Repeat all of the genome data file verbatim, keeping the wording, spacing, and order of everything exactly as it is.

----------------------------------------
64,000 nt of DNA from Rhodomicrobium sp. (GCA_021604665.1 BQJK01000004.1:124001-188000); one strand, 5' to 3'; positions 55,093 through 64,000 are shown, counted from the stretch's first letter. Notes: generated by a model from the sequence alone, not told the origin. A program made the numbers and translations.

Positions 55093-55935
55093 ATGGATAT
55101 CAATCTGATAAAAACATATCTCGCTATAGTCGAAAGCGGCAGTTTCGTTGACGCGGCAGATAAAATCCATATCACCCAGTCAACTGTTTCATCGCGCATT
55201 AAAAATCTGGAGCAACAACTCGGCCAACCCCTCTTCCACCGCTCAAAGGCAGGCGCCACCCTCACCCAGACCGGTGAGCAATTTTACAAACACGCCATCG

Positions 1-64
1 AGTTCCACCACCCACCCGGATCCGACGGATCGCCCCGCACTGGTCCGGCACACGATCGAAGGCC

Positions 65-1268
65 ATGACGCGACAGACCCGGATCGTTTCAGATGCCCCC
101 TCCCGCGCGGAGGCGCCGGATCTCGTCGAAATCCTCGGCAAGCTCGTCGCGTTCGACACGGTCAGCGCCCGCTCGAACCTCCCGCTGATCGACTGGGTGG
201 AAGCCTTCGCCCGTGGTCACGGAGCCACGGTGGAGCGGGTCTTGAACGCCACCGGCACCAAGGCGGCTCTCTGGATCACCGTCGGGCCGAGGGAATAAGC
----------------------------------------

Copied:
64,000 nt of DNA from Rhodomicrobium sp. (GCA_021604665.1 BQJK01000004.1:124001-188000); one strand, 5' to 3'; positions 55,093 through 64,000 are shown, counted from the stretch's first letter. Notes: generated by a model from the sequence alone, not told the origin. A program made the numbers and translations.

Positions 55093-55935
55093 ATGGATAT
55101 CAATCTGATAAAAACATATCTCGCTATAGTCGAAAGCGGCAGTTTCGTTGACGCGGCAGATAAAATCCATATCACCCAGTCAACTGTTTCATCGCGCATT
55201 AAAAATCTGGAGCAACAACTCGGCCAACCCCTCTTCCACCGCTCAAAGGCAGGCGCCACCCTCACCCAGACCGGTGAGCAATTTTACAAACACGCCATCG

Positions 1-64
1 AGTTCCACCACCCACCCGGATCCGACGGATCGCCCCGCACTGGTCCGGCACACGATCGAAGGCC

Positions 65-1268
65 ATGACGCGACAGACCCGGATCGTTTCAGATGCCCCC
101 TCCCGCGCGGAGGCGCCGGATCTCGTCGAAATCCTCGGCAAGCTCGTCGCGTTCGACACGGTCAGCGCCCGCTCGAACCTCCCGCTGATCGACTGGGTGG
201 AAGCCTTCGCCCGTGGTCACGGAGCCACGGTGGAGCGGGTCTTGAACGCCACCGGCACCAAGGCGGCTCTCTGGATCACCGTCGGGCCGAGGGAATAAGC